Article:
A quiet revolution is underway on Tamaki Drive – fuelled by goodwill and understanding. Sorry to sound like a ‘born again’ rave, but this is about changing hearts and minds. It was started by Mark Taylor, owner of Mt Eden Cycles. He’s an unlikely saviour, but we may see him as one when we look back in a few years. In June last year he was leading large groups of 100 or more cyclists on early morning bunch rides along Tamaki Drive. He knew random cyclists joined to draft along in the wake of his bunches, so could never be sure how big the bunches were – or how safe. Mark contacted Cycle Action to ask if we could help him make bunch riding practices safer and more engaged with other road users – starting with his own groups.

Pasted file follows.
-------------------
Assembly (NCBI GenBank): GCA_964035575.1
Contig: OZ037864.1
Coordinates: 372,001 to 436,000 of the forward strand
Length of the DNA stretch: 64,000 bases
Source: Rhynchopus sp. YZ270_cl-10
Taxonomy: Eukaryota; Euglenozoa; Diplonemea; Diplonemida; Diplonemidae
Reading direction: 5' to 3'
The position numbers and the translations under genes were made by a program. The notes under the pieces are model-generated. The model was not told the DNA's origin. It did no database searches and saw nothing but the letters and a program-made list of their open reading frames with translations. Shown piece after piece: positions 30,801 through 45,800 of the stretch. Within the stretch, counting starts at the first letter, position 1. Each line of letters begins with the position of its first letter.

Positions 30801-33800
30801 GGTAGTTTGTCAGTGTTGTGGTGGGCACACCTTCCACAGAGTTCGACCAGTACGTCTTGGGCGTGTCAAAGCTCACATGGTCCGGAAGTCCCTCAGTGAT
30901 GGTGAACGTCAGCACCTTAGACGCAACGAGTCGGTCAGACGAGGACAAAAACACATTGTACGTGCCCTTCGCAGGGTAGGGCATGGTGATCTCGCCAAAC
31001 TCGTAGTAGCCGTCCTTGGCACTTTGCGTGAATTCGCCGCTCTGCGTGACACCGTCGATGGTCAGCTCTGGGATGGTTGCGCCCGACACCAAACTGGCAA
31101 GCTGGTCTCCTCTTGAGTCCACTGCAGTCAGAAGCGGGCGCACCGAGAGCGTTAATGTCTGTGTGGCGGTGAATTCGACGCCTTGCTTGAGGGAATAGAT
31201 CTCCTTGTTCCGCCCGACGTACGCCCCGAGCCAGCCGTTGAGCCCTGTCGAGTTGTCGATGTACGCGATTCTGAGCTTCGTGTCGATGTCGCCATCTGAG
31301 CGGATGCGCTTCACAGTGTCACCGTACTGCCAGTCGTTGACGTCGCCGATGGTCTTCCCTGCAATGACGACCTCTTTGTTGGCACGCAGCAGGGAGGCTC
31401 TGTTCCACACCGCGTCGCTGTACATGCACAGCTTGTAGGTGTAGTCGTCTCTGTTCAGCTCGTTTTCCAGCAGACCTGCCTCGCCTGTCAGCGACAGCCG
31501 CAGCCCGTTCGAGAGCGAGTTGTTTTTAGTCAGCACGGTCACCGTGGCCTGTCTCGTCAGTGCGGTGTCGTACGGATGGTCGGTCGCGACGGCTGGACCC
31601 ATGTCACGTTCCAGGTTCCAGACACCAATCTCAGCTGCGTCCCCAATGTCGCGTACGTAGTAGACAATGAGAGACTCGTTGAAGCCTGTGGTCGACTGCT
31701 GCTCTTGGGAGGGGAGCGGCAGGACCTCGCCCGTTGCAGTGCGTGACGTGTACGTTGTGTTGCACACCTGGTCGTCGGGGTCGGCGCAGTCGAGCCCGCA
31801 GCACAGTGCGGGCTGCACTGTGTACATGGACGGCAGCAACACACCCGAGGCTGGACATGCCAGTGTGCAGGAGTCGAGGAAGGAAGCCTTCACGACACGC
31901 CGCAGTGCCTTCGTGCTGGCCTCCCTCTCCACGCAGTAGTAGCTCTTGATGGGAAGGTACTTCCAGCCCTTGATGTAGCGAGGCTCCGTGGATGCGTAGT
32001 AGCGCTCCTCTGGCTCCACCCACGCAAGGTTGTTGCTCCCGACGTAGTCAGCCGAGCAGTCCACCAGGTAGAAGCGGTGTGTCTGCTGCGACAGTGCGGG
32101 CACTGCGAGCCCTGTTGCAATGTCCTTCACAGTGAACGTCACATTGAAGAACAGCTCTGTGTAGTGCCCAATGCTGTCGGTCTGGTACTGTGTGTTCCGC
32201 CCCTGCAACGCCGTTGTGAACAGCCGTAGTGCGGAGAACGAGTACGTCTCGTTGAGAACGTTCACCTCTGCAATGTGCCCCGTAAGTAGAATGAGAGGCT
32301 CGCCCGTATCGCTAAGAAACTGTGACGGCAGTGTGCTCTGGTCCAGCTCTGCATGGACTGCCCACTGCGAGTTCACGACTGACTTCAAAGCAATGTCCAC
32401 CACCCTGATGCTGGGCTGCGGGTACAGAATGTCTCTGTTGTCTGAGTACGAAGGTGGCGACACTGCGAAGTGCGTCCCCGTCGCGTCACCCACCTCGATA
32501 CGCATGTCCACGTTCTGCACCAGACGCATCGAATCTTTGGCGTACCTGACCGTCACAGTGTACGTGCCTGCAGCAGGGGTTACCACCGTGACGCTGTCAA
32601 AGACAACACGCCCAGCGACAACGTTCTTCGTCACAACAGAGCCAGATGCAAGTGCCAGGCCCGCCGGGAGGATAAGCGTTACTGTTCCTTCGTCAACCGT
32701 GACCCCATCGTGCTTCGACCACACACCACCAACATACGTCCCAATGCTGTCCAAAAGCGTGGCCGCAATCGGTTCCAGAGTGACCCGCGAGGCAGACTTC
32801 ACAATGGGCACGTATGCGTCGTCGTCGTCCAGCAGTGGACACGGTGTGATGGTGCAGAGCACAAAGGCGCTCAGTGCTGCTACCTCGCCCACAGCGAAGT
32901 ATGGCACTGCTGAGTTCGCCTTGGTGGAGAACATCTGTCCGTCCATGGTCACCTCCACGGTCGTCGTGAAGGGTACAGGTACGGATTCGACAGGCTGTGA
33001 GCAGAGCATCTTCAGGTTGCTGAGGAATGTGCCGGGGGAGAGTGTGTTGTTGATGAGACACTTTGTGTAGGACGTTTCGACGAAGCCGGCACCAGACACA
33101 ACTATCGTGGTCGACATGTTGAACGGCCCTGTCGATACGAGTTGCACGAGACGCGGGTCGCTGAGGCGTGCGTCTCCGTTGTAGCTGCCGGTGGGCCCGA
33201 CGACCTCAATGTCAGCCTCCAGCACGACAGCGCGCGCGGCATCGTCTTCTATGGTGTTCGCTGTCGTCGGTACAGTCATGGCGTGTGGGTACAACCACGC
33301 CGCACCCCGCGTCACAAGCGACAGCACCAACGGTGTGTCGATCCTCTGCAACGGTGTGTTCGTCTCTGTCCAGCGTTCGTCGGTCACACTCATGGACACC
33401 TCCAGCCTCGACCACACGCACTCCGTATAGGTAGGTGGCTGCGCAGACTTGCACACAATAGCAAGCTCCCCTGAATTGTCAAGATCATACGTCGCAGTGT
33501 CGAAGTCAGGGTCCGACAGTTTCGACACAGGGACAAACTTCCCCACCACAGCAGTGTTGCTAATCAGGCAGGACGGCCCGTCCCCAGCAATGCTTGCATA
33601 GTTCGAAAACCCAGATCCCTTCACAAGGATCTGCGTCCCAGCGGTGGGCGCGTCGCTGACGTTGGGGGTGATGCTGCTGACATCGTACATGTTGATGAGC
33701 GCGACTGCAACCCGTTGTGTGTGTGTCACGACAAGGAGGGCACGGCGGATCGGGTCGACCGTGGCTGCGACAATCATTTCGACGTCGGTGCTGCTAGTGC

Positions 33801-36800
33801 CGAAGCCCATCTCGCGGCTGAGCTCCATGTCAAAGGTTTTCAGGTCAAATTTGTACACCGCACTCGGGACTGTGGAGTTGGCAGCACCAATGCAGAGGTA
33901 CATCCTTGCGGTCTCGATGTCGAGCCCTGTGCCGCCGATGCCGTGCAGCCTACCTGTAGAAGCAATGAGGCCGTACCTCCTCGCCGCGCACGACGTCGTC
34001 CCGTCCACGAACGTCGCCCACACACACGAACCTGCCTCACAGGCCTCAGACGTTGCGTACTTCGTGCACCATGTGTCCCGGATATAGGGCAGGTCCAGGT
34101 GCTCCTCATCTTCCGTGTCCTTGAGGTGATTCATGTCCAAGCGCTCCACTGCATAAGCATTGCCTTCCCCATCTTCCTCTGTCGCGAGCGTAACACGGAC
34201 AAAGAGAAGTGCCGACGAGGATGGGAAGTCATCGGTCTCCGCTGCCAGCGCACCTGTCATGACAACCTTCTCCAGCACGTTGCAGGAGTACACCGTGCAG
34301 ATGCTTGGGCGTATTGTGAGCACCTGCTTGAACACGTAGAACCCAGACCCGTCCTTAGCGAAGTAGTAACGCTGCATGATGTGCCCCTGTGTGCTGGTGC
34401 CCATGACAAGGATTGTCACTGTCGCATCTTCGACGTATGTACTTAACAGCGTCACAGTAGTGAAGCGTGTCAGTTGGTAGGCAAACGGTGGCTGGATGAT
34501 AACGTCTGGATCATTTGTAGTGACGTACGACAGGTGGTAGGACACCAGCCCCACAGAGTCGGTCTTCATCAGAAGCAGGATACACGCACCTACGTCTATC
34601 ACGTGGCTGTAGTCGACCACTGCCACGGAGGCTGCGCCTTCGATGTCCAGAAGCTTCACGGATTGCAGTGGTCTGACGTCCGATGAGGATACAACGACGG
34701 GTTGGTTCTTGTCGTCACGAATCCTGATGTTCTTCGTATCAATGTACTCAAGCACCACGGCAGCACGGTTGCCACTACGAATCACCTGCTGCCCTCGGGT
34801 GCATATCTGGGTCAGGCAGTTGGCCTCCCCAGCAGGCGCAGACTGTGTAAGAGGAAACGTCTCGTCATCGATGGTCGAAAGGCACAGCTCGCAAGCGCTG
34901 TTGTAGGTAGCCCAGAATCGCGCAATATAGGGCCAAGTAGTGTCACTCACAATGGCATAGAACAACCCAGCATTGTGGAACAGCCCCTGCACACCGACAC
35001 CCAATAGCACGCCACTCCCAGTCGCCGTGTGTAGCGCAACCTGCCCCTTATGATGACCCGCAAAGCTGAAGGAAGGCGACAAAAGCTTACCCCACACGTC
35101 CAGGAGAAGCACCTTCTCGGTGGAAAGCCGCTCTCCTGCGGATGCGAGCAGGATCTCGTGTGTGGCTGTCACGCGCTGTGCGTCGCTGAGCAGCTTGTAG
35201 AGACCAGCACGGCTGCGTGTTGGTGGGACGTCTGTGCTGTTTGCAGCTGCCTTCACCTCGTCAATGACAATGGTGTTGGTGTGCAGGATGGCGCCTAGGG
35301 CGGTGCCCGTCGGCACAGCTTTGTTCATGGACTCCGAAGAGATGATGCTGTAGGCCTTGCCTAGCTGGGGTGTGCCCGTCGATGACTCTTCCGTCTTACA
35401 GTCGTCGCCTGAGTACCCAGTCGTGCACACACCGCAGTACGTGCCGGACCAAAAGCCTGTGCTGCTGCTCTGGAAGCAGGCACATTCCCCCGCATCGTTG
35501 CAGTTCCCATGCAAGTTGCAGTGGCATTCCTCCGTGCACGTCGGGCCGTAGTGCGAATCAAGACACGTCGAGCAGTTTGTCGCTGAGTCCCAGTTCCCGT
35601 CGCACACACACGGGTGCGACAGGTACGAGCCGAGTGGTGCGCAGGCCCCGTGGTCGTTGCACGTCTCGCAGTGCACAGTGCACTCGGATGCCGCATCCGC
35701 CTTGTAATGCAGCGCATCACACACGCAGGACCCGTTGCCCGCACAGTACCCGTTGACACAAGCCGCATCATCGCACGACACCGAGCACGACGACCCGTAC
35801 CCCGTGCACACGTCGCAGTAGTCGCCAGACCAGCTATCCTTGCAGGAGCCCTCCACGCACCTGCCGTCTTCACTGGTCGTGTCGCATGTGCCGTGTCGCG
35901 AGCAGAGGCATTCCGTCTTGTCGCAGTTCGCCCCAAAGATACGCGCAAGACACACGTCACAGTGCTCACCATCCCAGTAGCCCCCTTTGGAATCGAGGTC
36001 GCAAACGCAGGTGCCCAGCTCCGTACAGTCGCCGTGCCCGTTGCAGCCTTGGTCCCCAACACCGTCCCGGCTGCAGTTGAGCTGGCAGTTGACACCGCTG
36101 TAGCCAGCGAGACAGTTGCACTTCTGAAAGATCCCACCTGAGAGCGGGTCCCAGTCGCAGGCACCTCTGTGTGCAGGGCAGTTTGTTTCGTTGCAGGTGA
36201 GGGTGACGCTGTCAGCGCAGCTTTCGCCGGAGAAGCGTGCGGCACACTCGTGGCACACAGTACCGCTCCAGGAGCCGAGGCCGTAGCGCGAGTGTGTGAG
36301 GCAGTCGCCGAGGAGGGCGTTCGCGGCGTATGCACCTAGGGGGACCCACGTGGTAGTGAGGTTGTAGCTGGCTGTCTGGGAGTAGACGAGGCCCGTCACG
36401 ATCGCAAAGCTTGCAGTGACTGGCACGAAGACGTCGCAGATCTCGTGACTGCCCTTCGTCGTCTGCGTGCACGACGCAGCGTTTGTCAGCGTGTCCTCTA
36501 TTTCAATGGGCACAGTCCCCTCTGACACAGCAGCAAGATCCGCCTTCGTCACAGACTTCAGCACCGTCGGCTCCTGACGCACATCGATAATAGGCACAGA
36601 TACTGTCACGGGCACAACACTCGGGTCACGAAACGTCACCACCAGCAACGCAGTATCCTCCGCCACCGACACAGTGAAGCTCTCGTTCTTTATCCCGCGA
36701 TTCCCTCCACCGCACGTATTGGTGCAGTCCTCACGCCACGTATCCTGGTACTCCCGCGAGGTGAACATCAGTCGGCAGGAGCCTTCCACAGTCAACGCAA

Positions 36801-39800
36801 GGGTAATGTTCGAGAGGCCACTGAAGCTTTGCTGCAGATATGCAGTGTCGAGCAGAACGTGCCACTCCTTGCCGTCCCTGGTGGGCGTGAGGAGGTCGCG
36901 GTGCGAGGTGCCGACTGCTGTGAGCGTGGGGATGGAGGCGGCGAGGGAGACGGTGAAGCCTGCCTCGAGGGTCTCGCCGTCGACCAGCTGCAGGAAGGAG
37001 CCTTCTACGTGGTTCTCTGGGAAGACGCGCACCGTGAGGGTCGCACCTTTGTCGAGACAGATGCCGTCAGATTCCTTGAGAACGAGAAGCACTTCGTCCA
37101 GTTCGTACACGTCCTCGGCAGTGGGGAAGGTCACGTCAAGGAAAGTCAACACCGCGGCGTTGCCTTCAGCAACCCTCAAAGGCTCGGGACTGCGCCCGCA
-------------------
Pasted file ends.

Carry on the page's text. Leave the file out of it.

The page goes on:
Flash forward to April 2012. – After 9 months of collaboration between Auckland Transport, Auckland Police, CAN & BikeNZ, Central Auckland bike shop owners and Cycle Action a new initiative for Tamaki Drive is launched called ‘The Good Bunch’ – a voluntary riding protocol. The key features are listed on a small card, shown here, and available from Cycle Action Auckland and participating bike shops, including Mt. Eden Cycles
More work is underway. The Orakei Local Board has appointed a representative to work with our Tamaki Drive working group, as the road is mostly in the Board’s area. We are now collaborating with Auckland Transport and Bike NZ on a new Rde Leader Training programme to spread the word on safer, consistent riding practices.
The Good Bunch’s bottom line is that we are all safer (road, commuter, everyday and recreation cyclists) when our riding is predictable and considerate to other road users. And before I am hit by a howl of indignation -“What about motorists?” – Rest assured, work is also being done with AA to engage with motorists. We’ll update you on that as we progress. Meanwhile, email me if you want to know more, or can help spread the word across the cycling community- firstname.lastname@example.org